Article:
May 22nd   Leave a comment

Yesterday I spent nearly all day inside, listening to the increasing north-easterly gale and the rain hitting the windows. Not a day to be outside. Nevertheless, a red-backed shrike was reported from Kilminning late afternoon, so out I went. It was ridiculous to be looking for any bird considering the weather, but the shrike had found a calm spot in the lee of the trees by the main road. It may have found a calm spot, but I didn’t find the shrike. Still it wasn’t the weather for any bird to continue its migration, so I returned home fairly hopeful I might see it the next day.

Today dawned, bright and sunny, with little wind. A great improvement and great shrike finding weather. But the shrike was eclipsed by a report of an icterine warbler from lower Kilminning. The shrike was a good sign of good birds and some early birders had made their own luck and found this quite substantial rarity at about 8 this morning after a very early start. I was down at Kilminning by 8:20 and was watching the bird within a couple of minutes. Sometimes it works like this, most of the time it doesn’t, as with the shrike last night. Icterine warblers are fairly common throughout northern Europe as a summer migrant but are only rare passage migrants to the UK: the last Crail patch bird was on the 21stAugust, 2006, at the Yellow House, Wormiston, in a big fall of less scarce migrants after some easterly winds and rain showers. So today’s icterine is only my second on the Crail list. The icterine warbler was feeding in the top of a sycamore, sometimes showing well, but mostly just offering fleeting glimpses. It became apparent that different people were watching different birds – two icterine warblers were present, one much yellower than the other. One of the birds stayed around a single sycamore much of the day (the brighter yellower one), singing every so often, and the second moved silently around a large loop around the edges of Kilminning, occasionally feeding in the trees by the Sibe thrush bench. After my initial great views it took some perseverance, especially in the afternoon to see it again well. But the song was easy to hear all day and really made the occasion. Icterines have a great, raucous, powerful song, with lots of mimicry with diverse scratchy and grating notes mixed in – I am not generally a fan of jazz, but this is as close to jazz as you get in birdsong, and it sounds good. The first icterine in the sycamore was accompanied by three spotted flycatchers, at least three garden warblers and a fair number of greyish brown “northern” willow warblers. The whole lot were probably on their way to northern Sweden before they got blown over to us yesterday. It was great birding – birds to look at everywhere, and every so often you laid eyes on the glowing yellow icterine.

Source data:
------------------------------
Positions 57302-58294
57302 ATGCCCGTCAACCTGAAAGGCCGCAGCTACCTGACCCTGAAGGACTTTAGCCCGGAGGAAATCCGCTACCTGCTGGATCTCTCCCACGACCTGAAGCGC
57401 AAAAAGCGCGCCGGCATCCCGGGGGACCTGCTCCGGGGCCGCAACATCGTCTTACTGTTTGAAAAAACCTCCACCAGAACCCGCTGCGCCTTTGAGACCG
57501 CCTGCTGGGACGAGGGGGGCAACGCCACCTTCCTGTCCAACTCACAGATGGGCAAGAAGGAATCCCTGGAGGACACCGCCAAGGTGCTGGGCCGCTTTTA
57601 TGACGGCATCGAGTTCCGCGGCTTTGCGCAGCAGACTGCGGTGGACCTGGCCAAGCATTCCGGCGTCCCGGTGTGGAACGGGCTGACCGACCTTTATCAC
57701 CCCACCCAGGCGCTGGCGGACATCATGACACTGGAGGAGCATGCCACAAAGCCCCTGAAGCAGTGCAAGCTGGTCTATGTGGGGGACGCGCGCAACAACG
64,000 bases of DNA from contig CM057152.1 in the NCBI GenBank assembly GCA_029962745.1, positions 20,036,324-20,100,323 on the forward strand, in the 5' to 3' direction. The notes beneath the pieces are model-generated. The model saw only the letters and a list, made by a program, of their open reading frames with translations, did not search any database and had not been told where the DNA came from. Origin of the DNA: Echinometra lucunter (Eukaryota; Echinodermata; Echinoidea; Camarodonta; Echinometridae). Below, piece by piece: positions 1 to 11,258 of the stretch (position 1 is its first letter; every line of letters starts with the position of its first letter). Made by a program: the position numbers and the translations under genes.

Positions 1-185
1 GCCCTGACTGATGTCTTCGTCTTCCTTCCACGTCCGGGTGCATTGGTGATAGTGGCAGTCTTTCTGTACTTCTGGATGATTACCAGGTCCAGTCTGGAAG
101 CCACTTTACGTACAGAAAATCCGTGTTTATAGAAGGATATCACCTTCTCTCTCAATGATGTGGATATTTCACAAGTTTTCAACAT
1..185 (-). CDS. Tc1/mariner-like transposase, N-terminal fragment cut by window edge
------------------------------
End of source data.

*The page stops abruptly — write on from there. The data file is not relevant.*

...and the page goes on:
The browner, non-singing icterine warbler at Kilminning – this afternoon from the Sibe thrush bench. A classic easy id – big bill, open unstriped face, a very obvious whitish wing panel, lead grey legs and a long primary projection

I went home for lunch after checking the rest of the site (another garden warbler and more northern willow warblers at the top part of Kilminning; a singing lesser whitethroat at Balcomie). My Whatsapp pinged again as I ate my sandwich – the male red-backed shrike of last night had been refound at lower Kilminning. Off again down the Fife Ness road. This time it wasn’t an instant find. The shrike – like last night – was not fond of people and went into cover as soon anyone approached. When I got there it had disappeared again. I wandered through Kilminning Coast and then along the edge of Sauchope Caravan Park before finally relocating the shrike on a fence post along the western wooded edge of Kilminning and the wheat of the airfield. A lovely bright male: always a thrill even though they are becoming more predictable – the last week in May at Kilminning after any kind of rain shower or haar on a slight easterly. I didn’t approach it and enjoyed it as a distance.

Male red-backed shrike at Kilminning today – a long way away, but this one really wanted to be alone

Posted May 22, 2021 by wildcrail in Sightings

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